Laryngeal mask airway as a rescue device for failed endotracheal intubation during scene-to-hospital air transport of combat casualties

    loading  Checking for direct PDF access through Ovid

Abstract

Background

Advanced airway management of combat casualties during scene-to-hospital air transport is challenging. Because of the short transport time, flight physicians of the Israeli military airborne combat evacuation unit are approved for the use of a laryngeal mask airway (LMA) in the event of failed endotracheal intubation (ETI). The aim of this study was to assess the effectiveness of LMA use during scene-to-hospital transport of combat casualties in Israel.

Patients and methods

A retrospective cohort analysis of all combat casualties treated with ETI during scene-to-hospital transport over a 3-year period was carried out. Successful LMA insertion was defined as satisfactory placement of the device on the basis of adequate chest expansion with bag-mask ventilation.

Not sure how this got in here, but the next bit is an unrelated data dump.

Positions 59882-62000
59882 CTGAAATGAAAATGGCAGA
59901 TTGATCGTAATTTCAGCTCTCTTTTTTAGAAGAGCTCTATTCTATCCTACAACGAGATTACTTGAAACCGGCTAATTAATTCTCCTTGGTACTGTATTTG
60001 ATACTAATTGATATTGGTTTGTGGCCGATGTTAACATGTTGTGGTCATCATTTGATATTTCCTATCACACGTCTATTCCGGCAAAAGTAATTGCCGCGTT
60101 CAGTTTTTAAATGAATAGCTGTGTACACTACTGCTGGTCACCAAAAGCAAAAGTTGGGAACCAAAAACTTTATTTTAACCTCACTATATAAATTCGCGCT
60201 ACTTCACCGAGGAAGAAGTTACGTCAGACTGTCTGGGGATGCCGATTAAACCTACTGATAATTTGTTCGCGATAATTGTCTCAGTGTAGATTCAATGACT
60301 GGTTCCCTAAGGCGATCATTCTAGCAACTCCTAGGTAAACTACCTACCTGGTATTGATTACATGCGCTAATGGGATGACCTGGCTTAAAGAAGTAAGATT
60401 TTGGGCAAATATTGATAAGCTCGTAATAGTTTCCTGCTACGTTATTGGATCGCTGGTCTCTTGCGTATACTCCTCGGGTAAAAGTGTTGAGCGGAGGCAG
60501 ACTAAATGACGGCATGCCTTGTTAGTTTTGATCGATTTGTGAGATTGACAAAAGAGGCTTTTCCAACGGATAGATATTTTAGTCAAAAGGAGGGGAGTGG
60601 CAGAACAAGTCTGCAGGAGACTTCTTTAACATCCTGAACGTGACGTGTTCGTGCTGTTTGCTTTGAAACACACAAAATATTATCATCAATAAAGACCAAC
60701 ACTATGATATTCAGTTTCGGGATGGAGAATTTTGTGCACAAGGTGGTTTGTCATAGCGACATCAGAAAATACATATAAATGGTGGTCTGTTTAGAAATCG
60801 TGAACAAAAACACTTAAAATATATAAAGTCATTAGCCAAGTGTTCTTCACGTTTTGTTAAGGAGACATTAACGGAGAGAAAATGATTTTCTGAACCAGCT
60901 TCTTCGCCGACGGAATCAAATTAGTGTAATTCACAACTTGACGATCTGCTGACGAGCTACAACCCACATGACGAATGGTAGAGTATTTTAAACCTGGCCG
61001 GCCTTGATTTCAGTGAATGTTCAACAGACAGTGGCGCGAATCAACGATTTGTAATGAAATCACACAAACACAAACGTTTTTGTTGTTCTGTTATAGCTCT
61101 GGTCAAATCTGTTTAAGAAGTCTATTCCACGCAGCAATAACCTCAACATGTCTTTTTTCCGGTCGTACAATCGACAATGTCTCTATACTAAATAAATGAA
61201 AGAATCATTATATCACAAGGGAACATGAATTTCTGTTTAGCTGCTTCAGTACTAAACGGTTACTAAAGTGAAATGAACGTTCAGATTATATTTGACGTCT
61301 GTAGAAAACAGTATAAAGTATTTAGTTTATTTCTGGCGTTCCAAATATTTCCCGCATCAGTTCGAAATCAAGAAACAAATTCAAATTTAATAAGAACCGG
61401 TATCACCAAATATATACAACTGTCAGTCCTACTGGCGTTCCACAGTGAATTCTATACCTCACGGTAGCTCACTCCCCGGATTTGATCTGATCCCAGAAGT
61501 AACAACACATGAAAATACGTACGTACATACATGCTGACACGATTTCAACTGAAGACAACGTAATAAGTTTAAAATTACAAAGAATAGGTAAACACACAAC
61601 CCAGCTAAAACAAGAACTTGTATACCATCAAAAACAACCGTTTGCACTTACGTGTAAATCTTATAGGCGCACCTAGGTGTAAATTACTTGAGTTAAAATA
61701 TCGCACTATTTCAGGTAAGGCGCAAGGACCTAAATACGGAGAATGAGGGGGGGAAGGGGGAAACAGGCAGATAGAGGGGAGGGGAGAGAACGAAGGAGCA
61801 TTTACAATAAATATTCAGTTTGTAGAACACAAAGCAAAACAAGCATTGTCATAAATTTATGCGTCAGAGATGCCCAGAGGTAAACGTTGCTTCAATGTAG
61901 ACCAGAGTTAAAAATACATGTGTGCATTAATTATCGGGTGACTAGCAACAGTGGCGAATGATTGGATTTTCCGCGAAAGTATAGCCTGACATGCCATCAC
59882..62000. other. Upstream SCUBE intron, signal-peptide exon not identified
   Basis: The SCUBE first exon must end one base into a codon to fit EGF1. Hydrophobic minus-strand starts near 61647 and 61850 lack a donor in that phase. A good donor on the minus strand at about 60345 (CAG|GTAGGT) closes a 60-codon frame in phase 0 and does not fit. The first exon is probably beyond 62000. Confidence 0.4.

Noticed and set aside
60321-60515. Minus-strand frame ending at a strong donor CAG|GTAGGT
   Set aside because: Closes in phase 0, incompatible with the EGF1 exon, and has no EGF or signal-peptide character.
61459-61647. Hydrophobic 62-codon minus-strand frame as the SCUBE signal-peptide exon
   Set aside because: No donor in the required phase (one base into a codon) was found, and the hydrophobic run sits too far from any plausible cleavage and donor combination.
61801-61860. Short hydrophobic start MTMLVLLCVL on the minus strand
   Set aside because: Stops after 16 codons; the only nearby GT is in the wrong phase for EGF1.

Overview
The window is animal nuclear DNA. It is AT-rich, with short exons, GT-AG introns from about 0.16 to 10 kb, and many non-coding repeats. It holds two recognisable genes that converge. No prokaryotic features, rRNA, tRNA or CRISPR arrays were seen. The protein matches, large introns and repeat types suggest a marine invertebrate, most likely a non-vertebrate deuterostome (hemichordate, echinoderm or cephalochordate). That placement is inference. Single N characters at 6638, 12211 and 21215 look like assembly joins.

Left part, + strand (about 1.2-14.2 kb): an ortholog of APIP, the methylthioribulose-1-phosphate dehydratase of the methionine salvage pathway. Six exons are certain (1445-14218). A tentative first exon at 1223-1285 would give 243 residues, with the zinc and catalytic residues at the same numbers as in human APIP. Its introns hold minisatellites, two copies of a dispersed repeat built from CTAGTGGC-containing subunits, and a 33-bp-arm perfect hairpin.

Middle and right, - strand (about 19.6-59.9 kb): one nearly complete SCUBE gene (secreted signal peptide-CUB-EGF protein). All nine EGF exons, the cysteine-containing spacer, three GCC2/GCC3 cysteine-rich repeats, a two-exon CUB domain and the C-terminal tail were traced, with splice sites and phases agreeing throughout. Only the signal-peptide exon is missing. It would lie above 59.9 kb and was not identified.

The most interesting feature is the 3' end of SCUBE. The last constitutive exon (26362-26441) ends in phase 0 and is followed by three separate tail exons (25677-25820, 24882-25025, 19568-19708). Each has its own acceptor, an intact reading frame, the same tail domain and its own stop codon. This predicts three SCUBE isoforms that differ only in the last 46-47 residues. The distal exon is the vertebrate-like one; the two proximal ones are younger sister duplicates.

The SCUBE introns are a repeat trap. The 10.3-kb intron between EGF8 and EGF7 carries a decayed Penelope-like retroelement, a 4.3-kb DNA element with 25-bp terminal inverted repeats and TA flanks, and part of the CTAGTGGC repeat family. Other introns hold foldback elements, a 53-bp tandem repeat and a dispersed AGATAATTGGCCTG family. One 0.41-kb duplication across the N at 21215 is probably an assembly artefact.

Results

The median flight time from scene to hospital was 13 min [interquartile range (IQR): 9–15 min]. Sixty-five casualties underwent ETI attempts, 47 successful and 18 failed. All 18 casualties who had failed ETI underwent LMA insertion as a rescue treatment. Six casualties suffered from traumatic brain injury, six had firearm injuries, two had blast injuries, and two had inhalational injuries. LMA insertion was successful in 16/18 (88.9%) casualties, 14 survived to hospital discharge, whereas two were declared dead upon hospital arrival. Two cases of LMA insertion were unsuccessful, but patients survived to hospital discharge. Among the 16 successful cases, the median oxygen saturation on scene-pickup before LMA insertion and on hospital-handover with LMA in place were 90% (IQR: 84–96%) and 98% (IQR: 96–99%), respectively (P<0.0001, the 95% confidence interval for difference between medians was 4–11).

Conclusion

The findings of this study suggest that in the event of failed ETI, combat casualties can be treated effectively with LMA during a short scene-to-hospital transport time.

Related Topics

    loading  Loading Related Articles